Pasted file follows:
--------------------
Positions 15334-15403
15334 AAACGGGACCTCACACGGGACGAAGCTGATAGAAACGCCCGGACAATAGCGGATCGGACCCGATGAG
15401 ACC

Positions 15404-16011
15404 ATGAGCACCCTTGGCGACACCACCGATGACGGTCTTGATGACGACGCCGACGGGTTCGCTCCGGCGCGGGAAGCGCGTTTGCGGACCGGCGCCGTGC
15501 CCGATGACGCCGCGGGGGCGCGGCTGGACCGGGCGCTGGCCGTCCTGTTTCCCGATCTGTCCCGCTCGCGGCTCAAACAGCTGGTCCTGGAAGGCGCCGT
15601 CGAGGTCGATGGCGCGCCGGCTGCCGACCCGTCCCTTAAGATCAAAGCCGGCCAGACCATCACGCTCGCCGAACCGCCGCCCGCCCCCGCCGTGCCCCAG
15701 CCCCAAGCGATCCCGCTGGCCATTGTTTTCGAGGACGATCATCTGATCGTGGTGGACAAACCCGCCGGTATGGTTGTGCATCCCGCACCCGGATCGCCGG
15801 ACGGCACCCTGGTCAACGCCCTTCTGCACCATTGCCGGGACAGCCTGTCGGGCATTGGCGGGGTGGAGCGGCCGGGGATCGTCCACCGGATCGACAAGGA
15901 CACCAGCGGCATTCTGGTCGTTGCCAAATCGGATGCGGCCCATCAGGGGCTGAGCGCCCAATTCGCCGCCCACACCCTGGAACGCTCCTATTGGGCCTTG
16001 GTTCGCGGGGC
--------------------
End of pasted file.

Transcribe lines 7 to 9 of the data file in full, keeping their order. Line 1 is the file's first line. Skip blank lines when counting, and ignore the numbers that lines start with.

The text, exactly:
15601 CGAGGTCGATGGCGCGCCGGCTGCCGACCCGTCCCTTAAGATCAAAGCCGGCCAGACCATCACGCTCGCCGAACCGCCGCCCGCCCCCGCCGTGCCCCAG
15701 CCCCAAGCGATCCCGCTGGCCATTGTTTTCGAGGACGATCATCTGATCGTGGTGGACAAACCCGCCGGTATGGTTGTGCATCCCGCACCCGGATCGCCGG
15801 ACGGCACCCTGGTCAACGCCCTTCTGCACCATTGCCGGGACAGCCTGTCGGGCATTGGCGGGGTGGAGCGGCCGGGGATCGTCCACCGGATCGACAAGGA